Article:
[09:05:10] There is much more concern about, of course, the building itself. While we see that a lot of the limestone, the stone work, the masonry of the building seems to be intact, I would imagine there is great concern about the vault itself. It has collapsed in the central point there, we saw where the spire fell into the cathedral.
The question is, is the vaulting going to hold on either side of that, particularly as it's been saturated with water? What's very clear is that, though there are some rose -- the three main rose windows have survived, which is wonderful news, there's a great deal of other glass, historic glass, that has been lost. And we still need to figure out how much more has been lost in the interior, things that were carved from wood, other statuary, painting, things that were not movable as the relics and as some of the other sacred objects from the treasury were. So it's going to take a long time, I think, for them to assess the damage that's been done.
CABRERA: I mean, thank goodness the twin bell towers are still standing, but as you mentioned, that medieval roof structure called the forest because it took so many trees they said to make it, that is believed to be among the biggest losses of this cathedral at this time.
Some 13 million people visit Notre Dame every year. Tell us about what that experience of just walking into the cathedral is like for visitors.
LESTER: Yes, I mean, it's absolutely stunning. Absolutely breathtaking. Notre Dame was the first cathedral I ever sat in front of and ever walked into. I remember the first time I saw the facade sculpture and all of a sudden and I think this happens to many people you're looking at a building you know is made of stone but it literally comes alive as you begin to see the details of the figures, how they move in space.
As you enter the building, I mean, what medieval people were able to capture with a cathedral like this is a sense of the divine. And you know, I think whatever religion you may be, to enter a kind of sanctuary space like this is an incredibly moving experience. The play of light, the different registers of space as you move, you walk through kind of darkened corridor, but the upper clear story, it's called a clear story for a reason, it just floods that space with light. Meant to be a symbol of divine light and enlightenment.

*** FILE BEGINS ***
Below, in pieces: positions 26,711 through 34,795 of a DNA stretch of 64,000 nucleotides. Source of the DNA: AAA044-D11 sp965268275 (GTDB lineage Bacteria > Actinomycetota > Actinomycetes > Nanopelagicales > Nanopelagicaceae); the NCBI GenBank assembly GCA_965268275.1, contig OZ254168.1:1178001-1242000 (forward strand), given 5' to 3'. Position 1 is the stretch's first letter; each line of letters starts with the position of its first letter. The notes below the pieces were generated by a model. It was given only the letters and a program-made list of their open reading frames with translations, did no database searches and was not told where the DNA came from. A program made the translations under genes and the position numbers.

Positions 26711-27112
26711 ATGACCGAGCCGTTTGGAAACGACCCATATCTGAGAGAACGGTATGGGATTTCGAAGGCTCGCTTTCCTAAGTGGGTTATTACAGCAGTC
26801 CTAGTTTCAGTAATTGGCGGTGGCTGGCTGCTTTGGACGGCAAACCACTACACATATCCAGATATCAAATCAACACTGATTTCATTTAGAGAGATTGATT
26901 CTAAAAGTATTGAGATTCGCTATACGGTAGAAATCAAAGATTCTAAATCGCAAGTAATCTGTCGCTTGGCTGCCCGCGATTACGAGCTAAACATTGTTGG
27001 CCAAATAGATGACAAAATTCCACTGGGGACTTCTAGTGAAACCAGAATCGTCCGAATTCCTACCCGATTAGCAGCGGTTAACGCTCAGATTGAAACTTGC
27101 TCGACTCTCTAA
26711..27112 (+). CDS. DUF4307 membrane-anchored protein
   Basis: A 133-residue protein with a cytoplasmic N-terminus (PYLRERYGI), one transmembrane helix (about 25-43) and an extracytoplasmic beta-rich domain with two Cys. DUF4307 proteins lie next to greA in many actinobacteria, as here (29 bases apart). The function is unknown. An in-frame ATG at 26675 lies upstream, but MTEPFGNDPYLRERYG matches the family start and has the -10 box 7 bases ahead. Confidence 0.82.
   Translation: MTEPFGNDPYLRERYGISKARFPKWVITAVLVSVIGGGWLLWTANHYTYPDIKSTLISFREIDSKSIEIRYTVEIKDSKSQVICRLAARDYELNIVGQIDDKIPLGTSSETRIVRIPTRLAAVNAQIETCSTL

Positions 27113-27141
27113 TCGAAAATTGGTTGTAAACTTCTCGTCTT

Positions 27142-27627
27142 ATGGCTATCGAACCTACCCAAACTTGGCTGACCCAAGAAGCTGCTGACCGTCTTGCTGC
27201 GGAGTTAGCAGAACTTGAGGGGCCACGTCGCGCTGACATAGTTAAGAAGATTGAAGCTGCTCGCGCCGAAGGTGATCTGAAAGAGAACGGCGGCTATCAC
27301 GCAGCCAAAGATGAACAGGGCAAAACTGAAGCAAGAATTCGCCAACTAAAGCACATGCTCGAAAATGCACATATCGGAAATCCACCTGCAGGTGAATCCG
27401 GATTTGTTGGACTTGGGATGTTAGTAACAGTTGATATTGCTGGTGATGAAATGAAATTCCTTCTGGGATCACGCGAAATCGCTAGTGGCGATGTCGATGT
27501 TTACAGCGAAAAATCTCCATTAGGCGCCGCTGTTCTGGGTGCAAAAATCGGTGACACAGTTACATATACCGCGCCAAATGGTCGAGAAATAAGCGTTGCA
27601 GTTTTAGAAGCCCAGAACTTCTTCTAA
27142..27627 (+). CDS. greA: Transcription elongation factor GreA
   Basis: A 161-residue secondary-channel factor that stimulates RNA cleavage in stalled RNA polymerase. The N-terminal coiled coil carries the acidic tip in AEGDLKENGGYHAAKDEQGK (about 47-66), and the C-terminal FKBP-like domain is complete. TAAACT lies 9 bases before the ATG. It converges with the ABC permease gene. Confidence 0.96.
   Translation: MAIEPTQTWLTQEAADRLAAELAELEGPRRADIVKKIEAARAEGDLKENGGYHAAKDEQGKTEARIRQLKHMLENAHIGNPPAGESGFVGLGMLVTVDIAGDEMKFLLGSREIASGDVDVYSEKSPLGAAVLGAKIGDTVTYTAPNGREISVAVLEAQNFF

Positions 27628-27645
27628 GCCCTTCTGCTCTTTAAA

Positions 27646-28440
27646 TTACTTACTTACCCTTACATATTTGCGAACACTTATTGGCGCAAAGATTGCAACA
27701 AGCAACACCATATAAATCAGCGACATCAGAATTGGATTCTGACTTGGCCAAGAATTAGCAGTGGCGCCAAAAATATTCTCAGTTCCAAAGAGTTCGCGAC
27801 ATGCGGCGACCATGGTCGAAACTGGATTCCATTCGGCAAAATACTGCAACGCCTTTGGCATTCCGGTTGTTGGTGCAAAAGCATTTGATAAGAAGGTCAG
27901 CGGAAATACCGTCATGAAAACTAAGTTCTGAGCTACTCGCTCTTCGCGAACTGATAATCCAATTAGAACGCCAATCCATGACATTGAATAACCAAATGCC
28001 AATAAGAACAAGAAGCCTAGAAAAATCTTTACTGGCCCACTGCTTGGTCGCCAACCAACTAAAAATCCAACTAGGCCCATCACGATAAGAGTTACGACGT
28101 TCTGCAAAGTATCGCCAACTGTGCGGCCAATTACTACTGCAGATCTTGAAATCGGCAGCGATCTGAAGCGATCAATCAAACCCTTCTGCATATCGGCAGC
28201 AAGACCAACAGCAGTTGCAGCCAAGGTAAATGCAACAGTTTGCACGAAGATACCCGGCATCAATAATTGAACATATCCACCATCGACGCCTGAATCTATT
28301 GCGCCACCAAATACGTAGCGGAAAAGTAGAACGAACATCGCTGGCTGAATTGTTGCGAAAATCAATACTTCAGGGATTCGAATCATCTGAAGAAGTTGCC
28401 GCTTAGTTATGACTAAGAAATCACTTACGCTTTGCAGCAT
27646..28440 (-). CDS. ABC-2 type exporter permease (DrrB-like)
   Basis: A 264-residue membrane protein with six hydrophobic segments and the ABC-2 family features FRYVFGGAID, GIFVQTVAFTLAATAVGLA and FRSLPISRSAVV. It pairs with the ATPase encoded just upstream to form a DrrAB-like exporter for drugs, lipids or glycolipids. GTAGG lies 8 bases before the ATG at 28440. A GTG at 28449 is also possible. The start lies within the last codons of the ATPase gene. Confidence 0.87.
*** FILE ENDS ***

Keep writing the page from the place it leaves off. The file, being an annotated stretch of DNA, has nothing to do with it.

This was the location of the first university ever in Paris, was based around the community connected to Notre Dame. This was the first location of the invention of certain types of music out of the Cathedral of Notre Dame. I mean, it really is an incredibly moving cultural space and cultural experience. And it was a space that was built really by the people of France.
I think of the cathedral like many cathedrals as the people's building. It is not a royal building, though, to be sure. It pictures images of kings and certain notions of kingship and the royal history, but it was a space created for and rebuilt successively for the people of France who would come on pilgrimage to visit the site.
CABRERA: Yes. And developed after so many years and centuries. I know the first foundation stone was laid by Pope Alexander III back in 1163. It was completed, the whole cathedral was completed in the 13th century. And then, you know, like the spire was added on later. There are some just incredibly beautiful aspects of architecture and meaning, like you said, from not just a religious perspective, but a historical feat as well.
Anne Lester, thank you very much for your insights.
I want to bring in our Jim Bittermann now who's a longtime resident of Paris and parishioner of Notre Dame.
Jim, for you I understand this disaster is personal.
JIM BITTERMANN, CNN SENIOR INTERNATIONAL CORRESPONDENT: Well, exactly. I mean, the first seven years I lived in Paris I was overlooking the back gardens of Notre Dame, on (INAUDIBLE) Saint Louis, and it was my Paris church. My daughter was baptized there. So in fact it is a tremendous personal loss, but I think it's more than that, it's a loss for the country, a loss for the world heritage.
There's just nothing like it. And I think now thoughts are turning towards reconstruction and it's amazing how people have stepped forward. You mentioned in your interview just a minute ago the kings of France building the original Notre Dame. Well, now the modern-day nobles of France are stepping forward in what is almost a pledging contest between some of the most notable fortunes of France.
[09:10:04] For example, L'Oreal Foundation and the Bettencourt family which money from L'Oreal have pledged 200 million euros to support the reconstruction. Bernard Arnault, who is the head of LVMH, has pledged the LVMH business. It has pledged 200 million euros as well. Francois Pinault was another rather rich Frenchman. He's pledged 100 million from his various foundations.
Total, the energy company, pledging 100 million. So all in all there is a lot of money coming in. It's not going to be resources necessarily that are lacking here. In fact, it will be more the expertise and the idea of bringing forward the kinds of stonemasons and roof workers and people that can restore the building in the fashion that it was originally built -- Ana.
CABRERA: It's hard to imagine that they'll be able to bring it back to its old glory, but pray and hope that that is, in fact, what happens. Some have seen this fire as somehow symbolic of what "The New York Times" calls the anguished restless state of the French nation.
Do you buy that, Jim?